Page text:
Sometimes, the only place these refugees feel safe is in a refugee camp. Amnesty International delegates spoke to a plumber from Bubanza (who cannot be named for security reasons) in northwestern Burundi, who fled to Zaire in May 1995 after his village was attacked by militia. In August 1995, he was among those forcibly returned to Burundi by the Zairian army. One month after his return, he still preferred to remain in the relative security of the transit camp set up at the border. He could not return to his village as his house had been destroyed, but he was prepared to go anywhere he could live in peace. He felt abandoned on all sides; unable to go home, forcibly returned from Zaire, and unable to go to Tanzania because the border had been closed since March 1995.
On 17 January 1996, 15,000 Rwandese refugees fled the camp of Mugano in northeastern Burundi and entered Tanzania, following clashes between the Burundi security forces and armed groups. Several refugees who crossed the border reportedly had gunshot wounds. On 20 and 21 January, a further 16,000 also tried to flee Burundi. They were initially turned back at the Tanzanian border. Some were eventually let in; others began making their way back to Rwanda; others remain in Burundi.
In Rwanda, Amnesty International delegates interviewed returnees who had not been specifically targeted by the authorities. However, there are still no reliable mechanisms to ensure that human rights are protected in the event of a mass return. Despite statements by the Rwandese authorities that refugees are welcome to return, very few refugees who fled in 1994 have chosen to do so.
Rwanda remains the scene of serious human rights violations, even though these are not on the scale of those committed during the genocide of 1994. The massacres by the Rwandese Patriotic Army at Kibeho in April 1995 and Kanama in September 1995 claimed several hundreds, if not thousands, of civilian lives. Extrajudicial executions and disappearances' continue. On 27 July 1995, Placide Koloni, former administrator of Ruhango, and several members of his family were assassinated. He had just been released from Gitarama prison on the recommendation of a screening committee which found that there was insufficient evidence against him. Disputes over property and personal vendettas are also common.
Armed groups from the refugee camps in Zaire, Tanzania and Burundi have killed unarmed civilians during cross border attacks, in villages close to the border. Some of these incursions appear aimed at eliminating witnesses of massacres during 1994 for fear that they might denounce those responsible.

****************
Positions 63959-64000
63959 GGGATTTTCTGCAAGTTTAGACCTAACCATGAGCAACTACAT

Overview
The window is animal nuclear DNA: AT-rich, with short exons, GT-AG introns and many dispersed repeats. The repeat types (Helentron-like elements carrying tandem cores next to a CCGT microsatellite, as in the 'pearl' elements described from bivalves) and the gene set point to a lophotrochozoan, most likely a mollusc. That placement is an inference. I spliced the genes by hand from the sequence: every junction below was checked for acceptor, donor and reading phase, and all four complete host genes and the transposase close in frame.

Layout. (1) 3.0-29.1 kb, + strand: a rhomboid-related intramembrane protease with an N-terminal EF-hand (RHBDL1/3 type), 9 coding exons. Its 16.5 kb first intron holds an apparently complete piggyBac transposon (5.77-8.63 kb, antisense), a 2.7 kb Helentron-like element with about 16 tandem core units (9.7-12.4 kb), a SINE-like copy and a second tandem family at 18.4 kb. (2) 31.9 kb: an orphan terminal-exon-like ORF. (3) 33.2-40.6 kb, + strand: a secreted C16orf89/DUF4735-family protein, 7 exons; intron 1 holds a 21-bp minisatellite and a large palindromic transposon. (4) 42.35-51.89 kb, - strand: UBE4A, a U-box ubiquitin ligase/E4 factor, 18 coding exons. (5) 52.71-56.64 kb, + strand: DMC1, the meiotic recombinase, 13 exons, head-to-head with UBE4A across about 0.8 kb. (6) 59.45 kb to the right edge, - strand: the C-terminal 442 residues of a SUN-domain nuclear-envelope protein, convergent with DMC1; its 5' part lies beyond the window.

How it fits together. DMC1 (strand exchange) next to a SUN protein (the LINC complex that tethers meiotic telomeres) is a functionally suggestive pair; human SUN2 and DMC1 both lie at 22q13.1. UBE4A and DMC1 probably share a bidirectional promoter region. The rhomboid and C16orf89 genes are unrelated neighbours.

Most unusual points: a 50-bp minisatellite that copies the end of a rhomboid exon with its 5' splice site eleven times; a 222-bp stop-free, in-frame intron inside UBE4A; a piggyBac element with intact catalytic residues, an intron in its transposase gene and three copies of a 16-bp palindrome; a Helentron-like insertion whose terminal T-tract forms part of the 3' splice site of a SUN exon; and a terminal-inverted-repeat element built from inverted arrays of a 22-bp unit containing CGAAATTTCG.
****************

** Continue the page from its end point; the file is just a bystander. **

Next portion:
Amnesty International welcomes the efforts to set up the International Criminal Tribunal for Rwanda, but said that the international community should intensify initiatives to bring to justice individuals suspected of war crimes, crimes against humanity and genocide.
For more information on Amnesty International, visit Amnesty's International Secretariat Web site at: http://www.io.org/amnesty/overview.html or send an e-mail message for an automatic reply to firstname.lastname@example.org.
Other recent documents:
(1) Refugees International (e-mail email@example.com) publishes periodic brief reports entitled Rwandan Repatriation. The series is available on-line at http://www.clark.net/pub/ri/
The URL of the most recent report is:
(2) A two-day summit in Tunis, organized by the Carter Center and including the presidents of Zaire, Rwanda, Burundi, Uganda and Tanzania, and former presidents Jimmy Carter (U.S.), Julius Nyerere (Tanzania) and Amadou Toure (Mali), was held from March 16-18. The summit issued the Tunis Declaration on the Great Lakes Region. The declaration is available on-line at the Africa News web site in the atlarge directory: http://www.afnews.org/ans/atlarge/
It is also available by e-mail from the UN Department of Humanitarian Affairs Integrated Regional Information Network Nairobi. Send an e-mail message to firstname.lastname@example.org, containing the text: GET CC0318.96
STEERING COMMITTEE FOR JOINT EVALUATION OF EMERGENCY
ASSISTANCE TO RWANDA
Geneva, Nairobi, New York, 12 March 1996
RWANDA: International Response to Conflict and Genocide
The killing of 500,000 - 800,000 Rwandese men, women, and children in about 3 months in 1994 was the 4th genocide this century following the slaughter of Armenians, Jews and Cambodians. And it was the second during the life of the United Nations which was created to avoid exactly this happening. The tragedy in Rwanda shook the world by its brutality and speed and by the sheer number of people killed and feeing as well as by the large number of people participating in the genocide.
The international response to the conflict and genocide in Rwanda has been subject to an unprecedented, self-critical evaluation sponsored and financed jointly by a Steering Committee comprising 37 countries, bilateral, international, multilateral and non-governmental organizations led by Danida, the development wing of the Danish Ministry of Foreign Affairs. The report is titled:
The International Response to Conflict and Genocide: Lessons from the Rwanda Experience
The report was written by a team of 52 independent experts (principal authors mentioned at end). The agencies and organizations commissioning the evaluation have commented extensively on drafts of the report, but the responsibility for the content is solely that of the evaluation teams.